A bomb blast near India's biggest nuclear power plant killed six people, police said Wednesday, sparking a probe into whether the explosion was linked to protests against the facility.
The home-made bomb accidentally exploded overnight in a village near Kudankulam power plant in the southern state of Tamil Nadu, destroying three homes and causing injuries, the district police chief told AFP.
"The bomb exploded accidently inside a house. Six people died and three more are seriously injured," police superintendant Vijayendra Bidari said.
"Some anti-nuclear activists were living in this village. This house was being used as a bomb-making facility. We are investigating from all angles," he said.
The coastal village is some four kilometres (2.4 miles) from the Russian-built plant which opened in October after delays and often violent protests by locals fearing a radiation leak.
A senior official at the Department of Atomic Energy said the plant was safe and functioning normally, the Press Trust of India said.
Television footage showed at least three homes collapsed from the force of the blast in Idinagarai Tsunami colony, part of Idinthakarai village, from where most of the protests in recent years have stemmed.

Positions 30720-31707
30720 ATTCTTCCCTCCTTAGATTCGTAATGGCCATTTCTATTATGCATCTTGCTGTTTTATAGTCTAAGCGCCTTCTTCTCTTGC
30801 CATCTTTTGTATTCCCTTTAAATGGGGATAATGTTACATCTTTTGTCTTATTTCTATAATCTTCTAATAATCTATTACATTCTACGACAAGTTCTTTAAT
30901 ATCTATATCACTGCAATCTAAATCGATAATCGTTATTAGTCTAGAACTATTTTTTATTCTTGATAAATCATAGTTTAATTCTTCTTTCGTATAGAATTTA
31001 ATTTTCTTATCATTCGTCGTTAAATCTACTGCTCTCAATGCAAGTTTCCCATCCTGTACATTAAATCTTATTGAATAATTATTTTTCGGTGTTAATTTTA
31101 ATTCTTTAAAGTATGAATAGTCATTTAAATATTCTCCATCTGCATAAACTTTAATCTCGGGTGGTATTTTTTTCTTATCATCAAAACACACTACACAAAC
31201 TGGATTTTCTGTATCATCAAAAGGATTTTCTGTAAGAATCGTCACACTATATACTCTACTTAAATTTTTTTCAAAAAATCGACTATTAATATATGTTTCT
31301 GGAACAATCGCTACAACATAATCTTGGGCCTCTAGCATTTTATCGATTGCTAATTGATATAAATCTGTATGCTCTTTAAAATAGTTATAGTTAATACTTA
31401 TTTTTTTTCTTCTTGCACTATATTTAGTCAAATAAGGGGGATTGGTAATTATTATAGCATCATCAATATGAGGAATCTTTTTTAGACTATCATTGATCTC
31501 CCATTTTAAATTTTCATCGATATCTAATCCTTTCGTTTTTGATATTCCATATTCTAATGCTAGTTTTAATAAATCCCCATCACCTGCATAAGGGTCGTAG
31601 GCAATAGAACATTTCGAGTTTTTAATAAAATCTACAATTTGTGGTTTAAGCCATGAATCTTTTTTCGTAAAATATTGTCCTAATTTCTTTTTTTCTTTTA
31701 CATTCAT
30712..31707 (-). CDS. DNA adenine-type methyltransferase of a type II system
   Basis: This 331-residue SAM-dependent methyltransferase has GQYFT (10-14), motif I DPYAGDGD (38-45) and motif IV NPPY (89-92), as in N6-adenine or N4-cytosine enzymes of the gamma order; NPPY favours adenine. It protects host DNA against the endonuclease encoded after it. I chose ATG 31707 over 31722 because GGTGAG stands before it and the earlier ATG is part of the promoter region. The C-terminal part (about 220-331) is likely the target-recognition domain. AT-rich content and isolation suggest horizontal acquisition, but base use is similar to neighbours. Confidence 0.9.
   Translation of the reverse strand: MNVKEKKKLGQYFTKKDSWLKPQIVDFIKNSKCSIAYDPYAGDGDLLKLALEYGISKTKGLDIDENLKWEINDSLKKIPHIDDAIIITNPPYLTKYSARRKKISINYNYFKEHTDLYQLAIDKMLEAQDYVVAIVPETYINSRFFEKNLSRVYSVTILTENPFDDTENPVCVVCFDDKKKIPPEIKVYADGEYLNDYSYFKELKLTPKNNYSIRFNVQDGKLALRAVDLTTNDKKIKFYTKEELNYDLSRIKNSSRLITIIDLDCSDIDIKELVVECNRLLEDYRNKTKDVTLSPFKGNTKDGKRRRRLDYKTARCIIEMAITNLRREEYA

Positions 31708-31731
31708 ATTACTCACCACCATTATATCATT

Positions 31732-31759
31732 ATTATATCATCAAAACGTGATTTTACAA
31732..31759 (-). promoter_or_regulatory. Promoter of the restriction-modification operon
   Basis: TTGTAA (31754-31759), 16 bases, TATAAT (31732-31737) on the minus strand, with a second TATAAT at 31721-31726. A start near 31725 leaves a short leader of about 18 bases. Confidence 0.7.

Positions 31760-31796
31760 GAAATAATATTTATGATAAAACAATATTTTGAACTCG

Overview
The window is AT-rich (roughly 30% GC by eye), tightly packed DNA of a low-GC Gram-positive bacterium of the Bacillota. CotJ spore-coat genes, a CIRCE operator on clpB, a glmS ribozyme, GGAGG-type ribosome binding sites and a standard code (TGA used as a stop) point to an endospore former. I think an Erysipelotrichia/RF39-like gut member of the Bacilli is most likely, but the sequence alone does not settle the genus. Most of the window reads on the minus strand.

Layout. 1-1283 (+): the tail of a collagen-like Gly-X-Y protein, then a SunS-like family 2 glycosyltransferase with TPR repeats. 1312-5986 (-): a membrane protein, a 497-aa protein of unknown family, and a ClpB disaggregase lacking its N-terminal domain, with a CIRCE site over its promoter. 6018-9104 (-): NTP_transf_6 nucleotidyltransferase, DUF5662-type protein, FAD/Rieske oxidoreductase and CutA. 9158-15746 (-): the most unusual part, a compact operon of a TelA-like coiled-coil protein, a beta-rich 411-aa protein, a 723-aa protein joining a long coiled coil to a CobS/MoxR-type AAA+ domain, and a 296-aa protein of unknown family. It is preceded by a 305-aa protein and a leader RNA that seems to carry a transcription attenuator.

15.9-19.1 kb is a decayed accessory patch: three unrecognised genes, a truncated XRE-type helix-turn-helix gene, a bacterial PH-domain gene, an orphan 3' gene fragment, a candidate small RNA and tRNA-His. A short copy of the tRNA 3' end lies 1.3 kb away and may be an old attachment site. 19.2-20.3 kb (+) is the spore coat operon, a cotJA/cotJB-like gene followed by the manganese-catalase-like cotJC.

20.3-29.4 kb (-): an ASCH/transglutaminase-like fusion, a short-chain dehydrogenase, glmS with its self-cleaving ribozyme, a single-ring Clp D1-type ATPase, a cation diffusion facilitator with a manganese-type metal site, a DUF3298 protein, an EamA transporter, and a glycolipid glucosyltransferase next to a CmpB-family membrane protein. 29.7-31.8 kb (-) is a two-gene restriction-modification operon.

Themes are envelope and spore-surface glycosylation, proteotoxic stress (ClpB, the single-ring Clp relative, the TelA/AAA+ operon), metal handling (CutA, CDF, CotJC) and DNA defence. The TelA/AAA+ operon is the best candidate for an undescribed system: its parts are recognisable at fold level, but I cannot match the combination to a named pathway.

The People's Movement Against Nuclear Energy, which has been spearheading protests against the plant, denied its supporters were involved in the explosion, local media reports said.
Some residents were stockpiling small, crude bombs because they were embroiled in a feud with others in the village, according to the Times of India. The bomb exploded while the villagers were assembling it.
Opponents of the plant, located on the coast devastated by the 2004 Asian tsunami, say it is built in a seismically sensitive area and are concerned about a Fukushima-style disaster.
The plant -- the plans for which were first drawn up in 1988 -- is designed to help meet a surging demand for electricity in Asia's third-largest economy where power blackouts are frequent.
It is one of many that India hopes to build as part of its aim of generating 63,000 megawatts of nuclear power by 2030 -- part of a planned near 15-fold rise from current levels, according to the Nuclear Power Corp.
The project attained "criticality" -- the point when a nuclear chain reaction becomes self-sustaining -- in July and started pumping electricity months later.